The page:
Software components that access the BMC 282 data, such as the BIOS 180, firmware on out-of-band management cards (not shown) and system management software have to read from the BMC 282 all of the meta data that describe the system sensors. Under the IPMI, that meta data is stored in one or more sensor data records (“SDR”). The typical size of an SDR is 64 bytes and a typical information handling system 200 has over one hundred SDRs.

Some information handling systems 200 have memory sensors. All of the data for the memory sensors are provided by the BIOS 180 during the POST phase of the boot process. In order for the BIOS 180 to provide the information for each sensor, the BIOS must know the address of each memory sensor. The BIOS 180 locates the addresses for the memory sensors by reading all of the SDR's in the BMP 282 via the slow I2C bus 178, and then parses them.

A protocol between a standard BMC 282 and a BIOS 180 is illustrated in FIG. 3. Specifically, the method 300 begins with step 304 where the BIOS 180 sends a “Get First/Next SDR Info” command to the BMC 282. When this step is initially invoked, the first SDR is returned. Thereafter, the next (non-read) SDR is returned. While the SDRs can be read sequentially or systematically, there is no specific requirement that they be read in any particular order. In step 306, the BMC 282 sends the SDR to the BIOS 180. The BIOS 180 can send one or more “Get SDR Record” commands to obtain the SDRs for the first through the Nth sensors (regardless of sensor type). For each “Get SDR Record” command from the BIOS 180, the BMC 282 sends an SDR to the BIOS 180. Because the BMC 282 does not discriminate between sensors, the result of the successive steps 304, 306 and 308 results in the BIOS having a copy of all of the SDRs. Because an SDR can be for a non-memory sensor, the BIOS 180 must parse the list of SDRs to find the ones related to the memory sensors (see step 310). Once found, the BIOS sends a “Setsensor” command to update all of the memory sensors (step 312). The Setsensor command is used to set the health of the memory sensor (such as present/absent, good, bad, throttled, etc.).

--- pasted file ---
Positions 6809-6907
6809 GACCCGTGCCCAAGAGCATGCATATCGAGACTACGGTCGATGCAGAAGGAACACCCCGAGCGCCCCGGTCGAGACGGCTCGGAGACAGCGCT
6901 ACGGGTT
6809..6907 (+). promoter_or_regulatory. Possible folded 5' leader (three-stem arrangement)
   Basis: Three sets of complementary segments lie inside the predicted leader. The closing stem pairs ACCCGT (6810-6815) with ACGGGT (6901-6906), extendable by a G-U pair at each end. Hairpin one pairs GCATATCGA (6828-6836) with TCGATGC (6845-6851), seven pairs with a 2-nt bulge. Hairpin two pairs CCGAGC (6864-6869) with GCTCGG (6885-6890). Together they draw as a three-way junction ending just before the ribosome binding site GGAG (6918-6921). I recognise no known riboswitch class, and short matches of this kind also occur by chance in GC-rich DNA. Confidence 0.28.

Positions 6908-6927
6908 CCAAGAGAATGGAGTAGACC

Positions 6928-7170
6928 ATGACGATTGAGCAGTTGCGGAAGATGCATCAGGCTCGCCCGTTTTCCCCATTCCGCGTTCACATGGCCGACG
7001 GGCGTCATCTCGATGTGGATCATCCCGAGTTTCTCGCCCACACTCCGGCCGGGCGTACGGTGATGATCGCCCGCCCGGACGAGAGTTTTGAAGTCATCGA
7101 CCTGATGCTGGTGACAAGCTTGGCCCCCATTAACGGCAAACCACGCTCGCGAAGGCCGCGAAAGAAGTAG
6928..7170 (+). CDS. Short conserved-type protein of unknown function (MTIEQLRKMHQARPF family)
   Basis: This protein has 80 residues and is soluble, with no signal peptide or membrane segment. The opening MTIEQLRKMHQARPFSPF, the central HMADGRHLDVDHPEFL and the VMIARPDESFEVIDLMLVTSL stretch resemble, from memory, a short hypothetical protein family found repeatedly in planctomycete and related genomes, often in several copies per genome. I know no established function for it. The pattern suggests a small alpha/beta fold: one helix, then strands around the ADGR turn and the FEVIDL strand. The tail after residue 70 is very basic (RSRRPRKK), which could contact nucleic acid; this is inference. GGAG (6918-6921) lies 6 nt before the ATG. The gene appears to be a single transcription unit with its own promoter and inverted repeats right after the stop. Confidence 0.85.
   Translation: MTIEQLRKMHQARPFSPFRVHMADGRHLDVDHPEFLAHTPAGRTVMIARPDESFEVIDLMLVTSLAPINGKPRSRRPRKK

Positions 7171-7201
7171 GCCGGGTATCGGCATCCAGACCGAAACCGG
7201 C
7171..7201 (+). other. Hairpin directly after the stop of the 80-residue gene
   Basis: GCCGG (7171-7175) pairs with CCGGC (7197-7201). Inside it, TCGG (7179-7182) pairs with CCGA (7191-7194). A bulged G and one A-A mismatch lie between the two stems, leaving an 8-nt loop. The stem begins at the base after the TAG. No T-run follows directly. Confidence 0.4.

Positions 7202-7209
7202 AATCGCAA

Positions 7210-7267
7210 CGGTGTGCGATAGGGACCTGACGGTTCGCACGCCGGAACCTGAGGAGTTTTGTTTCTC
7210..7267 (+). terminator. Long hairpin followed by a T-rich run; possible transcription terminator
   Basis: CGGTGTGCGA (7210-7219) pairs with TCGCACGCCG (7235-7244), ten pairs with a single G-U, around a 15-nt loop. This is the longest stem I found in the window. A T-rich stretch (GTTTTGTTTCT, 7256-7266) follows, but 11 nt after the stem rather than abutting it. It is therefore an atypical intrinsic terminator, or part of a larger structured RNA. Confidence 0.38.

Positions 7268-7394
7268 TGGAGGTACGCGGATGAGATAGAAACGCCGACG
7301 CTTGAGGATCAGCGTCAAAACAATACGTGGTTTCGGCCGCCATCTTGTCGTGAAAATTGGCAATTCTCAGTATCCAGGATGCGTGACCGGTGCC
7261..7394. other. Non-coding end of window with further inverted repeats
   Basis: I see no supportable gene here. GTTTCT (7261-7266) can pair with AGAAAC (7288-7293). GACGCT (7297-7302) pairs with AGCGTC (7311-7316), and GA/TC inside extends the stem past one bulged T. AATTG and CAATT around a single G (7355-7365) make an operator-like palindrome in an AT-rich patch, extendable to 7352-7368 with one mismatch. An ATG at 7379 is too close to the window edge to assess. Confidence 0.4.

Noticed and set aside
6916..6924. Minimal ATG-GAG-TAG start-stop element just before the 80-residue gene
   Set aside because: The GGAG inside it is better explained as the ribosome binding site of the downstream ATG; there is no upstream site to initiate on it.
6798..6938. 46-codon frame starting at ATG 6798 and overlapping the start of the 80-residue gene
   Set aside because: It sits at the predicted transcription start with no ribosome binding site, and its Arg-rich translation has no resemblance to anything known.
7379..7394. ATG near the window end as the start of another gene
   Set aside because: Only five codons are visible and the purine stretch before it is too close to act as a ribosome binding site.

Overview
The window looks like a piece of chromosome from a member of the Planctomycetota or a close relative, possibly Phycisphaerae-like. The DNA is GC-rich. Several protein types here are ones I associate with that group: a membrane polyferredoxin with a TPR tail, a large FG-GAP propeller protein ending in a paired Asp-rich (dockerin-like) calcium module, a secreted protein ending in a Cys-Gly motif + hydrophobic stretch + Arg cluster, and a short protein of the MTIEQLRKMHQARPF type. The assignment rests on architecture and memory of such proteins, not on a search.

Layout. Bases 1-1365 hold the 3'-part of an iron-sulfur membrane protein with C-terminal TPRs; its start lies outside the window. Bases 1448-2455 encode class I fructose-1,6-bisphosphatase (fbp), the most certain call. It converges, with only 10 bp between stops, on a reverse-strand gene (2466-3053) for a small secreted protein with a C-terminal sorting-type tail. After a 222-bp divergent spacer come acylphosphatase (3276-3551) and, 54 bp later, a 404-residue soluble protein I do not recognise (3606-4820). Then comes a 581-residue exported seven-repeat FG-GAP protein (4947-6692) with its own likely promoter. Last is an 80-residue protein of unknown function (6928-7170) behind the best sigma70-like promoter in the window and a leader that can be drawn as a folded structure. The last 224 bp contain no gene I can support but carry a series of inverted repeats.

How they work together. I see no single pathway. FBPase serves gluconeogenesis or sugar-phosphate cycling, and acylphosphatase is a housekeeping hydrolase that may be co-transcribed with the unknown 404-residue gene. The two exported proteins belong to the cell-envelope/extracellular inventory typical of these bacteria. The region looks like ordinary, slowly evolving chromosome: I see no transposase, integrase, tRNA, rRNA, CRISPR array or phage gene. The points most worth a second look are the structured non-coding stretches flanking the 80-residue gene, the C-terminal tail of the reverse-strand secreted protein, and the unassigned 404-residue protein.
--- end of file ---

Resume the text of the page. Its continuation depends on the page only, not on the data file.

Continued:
To implement the functionality described herein, the following example solution is proposed to mitigate the problems in the prior art and to improve the overall performance of the infomration handling system 200. Any software process that needs sensor addresses can issue a new command, such as “GetSensorInformationFromSensorType( )” in which the input would be the sensor type that the software wants to monitor/control. The response from the BMC 282 may be the addressing data that is needed to issue IPMI commands to specific sensors. The command could be modeled as follows:

    • In the Request Data, there could be a) sensor type (FFh=reserved); and b) a handle. The initial value of the handle could be “0”. If the request data call is made subsequently because there is more sensor addressing data than can be returned in a single call, the handle could be returned from the previous request.